Well, I pretty much speak fluent mockingbird at this point. In late winter, a male mockingbird appeared on a telephone pole in the alley behind our house and started to sing his little heart out – Every.Single.Night. His songs were rapid and varied as he tried to woo potential mates with mimicked melodies of car alarms and curve-billed thrashers at all hours. Sleepless, I started to really, REALLY hope that a female would fall for his charms and luckily enough, one did! I watched as the mockingbird pair built a nest in a citrus tree on the western side of our house. Eventually, I heard peeping cries come from the nest and witnessed opened beaks being fed by the adults. One day, as I was working at my desk, I heard horrific sounds – disturbing screeches that sounded like avian warfare coming from the side of the house. Once I was able to get up from the desk, I looked out the window and saw a tiny, helpless, fuzzy mockingbird on the ground peeping away and staring up at the tree. I ran outside, gently scooped up the bird, and looked up into the nest where one of the adult mockingbirds was along with another baby. In an effort to not lose an eyeball, the best I could do was place the bird on a branch a little bit lower from the nest in the tree. I went inside and started obsessively watching from the window and was thrilled to see the baby making its way up the branches to the nest. However, twenty minutes later I checked and again, the baby was on the ground. So, I ran out, scooped him up and put him back in the tree. Finally, Fred came home and I relayed the drama to him. We both looked out the window and for a third time, the baby was on the ground. Exasperated, I went out and put the baby back on the citrus branches. As I was doing so, Fred pointed out a Cooper’s Hawk lurking in a pine tree from across the street and I then realized what the drama from earlier had been about.
As Fred and I went back into the house, I hoped that at least one of the babies would be spared. When I peered out a while later, I saw only the mama with one baby in the nest – the other one was nowhere to be found. My heart sank. The next day, while sitting at my desk, I looked out the picture window and saw one of the adult mockingbirds on the ledge, endlessly chirping away. When I poked my head outside to get a better look, I saw a fledgling mockingbird hiding in the bushes on our front patio. The mama was looking down at me from the roof and I got the message that she wanted me to scram so, I did. The chirping lasted for several hours and I tried my best to stay away. The next morning, as I’m walking to my car, I hear peeping coming from a Texas Ranger bush on the eastern side of the house and to my complete delight, I saw two fledgling mockingbirds being fed (and guarded) by their parents. The parents had successfully relocated BOTH of them to a densely vegetated area and my heart was happy. They’re thriving now – flying at this point, usually tweeting away, hidden in pineapple guava tree branches within the walled area of our property. Only when I hear a cacophony of simultaneously guttural and high-pitched screeches do I run out of the house, search for the lurking Cooper’s Hawk, put my hands on my hips, glare and tell the raptor to back off and stay away.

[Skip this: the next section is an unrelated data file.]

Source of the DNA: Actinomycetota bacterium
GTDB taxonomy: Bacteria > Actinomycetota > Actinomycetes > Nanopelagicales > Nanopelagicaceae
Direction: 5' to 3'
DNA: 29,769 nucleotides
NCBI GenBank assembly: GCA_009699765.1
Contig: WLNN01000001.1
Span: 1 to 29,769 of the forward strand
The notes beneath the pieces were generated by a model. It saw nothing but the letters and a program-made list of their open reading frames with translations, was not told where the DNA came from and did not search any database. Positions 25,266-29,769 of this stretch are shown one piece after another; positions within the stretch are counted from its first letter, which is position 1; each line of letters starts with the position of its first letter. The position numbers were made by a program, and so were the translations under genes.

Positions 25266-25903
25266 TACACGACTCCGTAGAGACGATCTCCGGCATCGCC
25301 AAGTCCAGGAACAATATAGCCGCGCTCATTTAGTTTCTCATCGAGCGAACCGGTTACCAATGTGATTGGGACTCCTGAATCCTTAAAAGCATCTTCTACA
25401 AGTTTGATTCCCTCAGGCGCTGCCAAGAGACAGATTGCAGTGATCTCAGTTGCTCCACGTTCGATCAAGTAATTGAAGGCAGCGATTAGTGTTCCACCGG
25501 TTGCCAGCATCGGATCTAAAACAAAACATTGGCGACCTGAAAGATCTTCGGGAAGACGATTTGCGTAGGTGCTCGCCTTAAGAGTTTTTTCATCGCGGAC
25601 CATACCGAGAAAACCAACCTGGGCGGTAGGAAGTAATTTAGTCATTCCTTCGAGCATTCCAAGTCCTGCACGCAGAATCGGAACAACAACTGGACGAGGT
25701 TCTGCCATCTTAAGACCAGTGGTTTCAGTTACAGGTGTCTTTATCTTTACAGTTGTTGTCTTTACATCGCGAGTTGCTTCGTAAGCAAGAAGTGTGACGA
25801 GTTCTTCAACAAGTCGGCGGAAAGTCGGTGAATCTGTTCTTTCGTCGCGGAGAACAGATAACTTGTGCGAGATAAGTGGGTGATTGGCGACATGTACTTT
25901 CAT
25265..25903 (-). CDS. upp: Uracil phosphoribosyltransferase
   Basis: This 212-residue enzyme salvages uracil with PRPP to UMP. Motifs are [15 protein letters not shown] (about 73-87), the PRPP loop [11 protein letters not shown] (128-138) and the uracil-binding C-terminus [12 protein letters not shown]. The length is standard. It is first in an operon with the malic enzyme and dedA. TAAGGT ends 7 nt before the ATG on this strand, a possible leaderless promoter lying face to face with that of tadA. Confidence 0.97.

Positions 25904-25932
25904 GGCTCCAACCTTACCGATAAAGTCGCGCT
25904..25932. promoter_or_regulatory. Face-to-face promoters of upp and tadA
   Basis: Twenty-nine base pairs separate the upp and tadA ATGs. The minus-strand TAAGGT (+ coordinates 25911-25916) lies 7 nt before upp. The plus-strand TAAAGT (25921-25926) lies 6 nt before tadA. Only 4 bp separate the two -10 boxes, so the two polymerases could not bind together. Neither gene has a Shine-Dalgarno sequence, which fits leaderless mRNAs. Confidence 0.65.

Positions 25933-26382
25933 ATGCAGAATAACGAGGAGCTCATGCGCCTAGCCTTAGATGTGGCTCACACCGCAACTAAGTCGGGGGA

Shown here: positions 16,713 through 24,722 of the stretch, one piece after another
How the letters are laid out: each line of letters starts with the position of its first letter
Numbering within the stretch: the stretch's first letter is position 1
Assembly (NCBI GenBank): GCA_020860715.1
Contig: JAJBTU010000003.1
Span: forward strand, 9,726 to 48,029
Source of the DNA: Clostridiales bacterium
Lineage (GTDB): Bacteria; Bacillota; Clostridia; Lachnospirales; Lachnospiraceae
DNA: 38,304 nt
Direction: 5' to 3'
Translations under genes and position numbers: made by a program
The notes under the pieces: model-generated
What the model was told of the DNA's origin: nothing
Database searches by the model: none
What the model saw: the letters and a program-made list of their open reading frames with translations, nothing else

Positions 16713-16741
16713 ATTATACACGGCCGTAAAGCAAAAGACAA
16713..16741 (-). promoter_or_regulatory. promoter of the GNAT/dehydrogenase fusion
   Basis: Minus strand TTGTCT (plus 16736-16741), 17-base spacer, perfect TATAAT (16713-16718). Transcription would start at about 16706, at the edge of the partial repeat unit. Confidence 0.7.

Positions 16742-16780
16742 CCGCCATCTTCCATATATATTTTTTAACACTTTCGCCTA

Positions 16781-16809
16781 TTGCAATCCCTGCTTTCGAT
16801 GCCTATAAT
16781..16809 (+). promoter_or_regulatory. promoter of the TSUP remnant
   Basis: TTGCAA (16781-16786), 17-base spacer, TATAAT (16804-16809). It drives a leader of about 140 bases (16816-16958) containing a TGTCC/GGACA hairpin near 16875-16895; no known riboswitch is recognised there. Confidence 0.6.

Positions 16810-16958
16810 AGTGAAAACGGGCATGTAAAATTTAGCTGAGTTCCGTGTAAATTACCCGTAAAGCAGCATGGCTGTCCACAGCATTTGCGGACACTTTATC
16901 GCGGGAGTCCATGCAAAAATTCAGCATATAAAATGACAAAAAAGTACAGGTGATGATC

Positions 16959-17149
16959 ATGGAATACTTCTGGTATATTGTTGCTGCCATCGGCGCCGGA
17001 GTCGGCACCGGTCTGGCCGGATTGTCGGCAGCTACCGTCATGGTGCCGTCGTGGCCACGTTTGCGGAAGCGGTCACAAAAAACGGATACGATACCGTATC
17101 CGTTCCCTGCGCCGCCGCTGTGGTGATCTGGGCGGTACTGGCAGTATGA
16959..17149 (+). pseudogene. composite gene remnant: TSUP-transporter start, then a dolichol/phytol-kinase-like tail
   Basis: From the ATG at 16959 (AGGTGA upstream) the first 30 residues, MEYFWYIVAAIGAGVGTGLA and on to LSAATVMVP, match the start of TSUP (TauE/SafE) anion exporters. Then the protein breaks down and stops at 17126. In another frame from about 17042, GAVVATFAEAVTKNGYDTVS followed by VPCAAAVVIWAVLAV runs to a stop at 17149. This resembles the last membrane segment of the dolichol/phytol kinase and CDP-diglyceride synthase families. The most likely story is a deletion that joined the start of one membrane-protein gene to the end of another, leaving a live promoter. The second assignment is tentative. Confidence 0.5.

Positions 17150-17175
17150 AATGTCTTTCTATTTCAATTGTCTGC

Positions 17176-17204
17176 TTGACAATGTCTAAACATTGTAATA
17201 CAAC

This latest fiber piece is a rendition of the fledgling mockingbird. Not only is it needle-felted but the ‘nest’ is nuno-felted (wool and silk) and hand-stitched as a border with some bead and dried flower embellishments.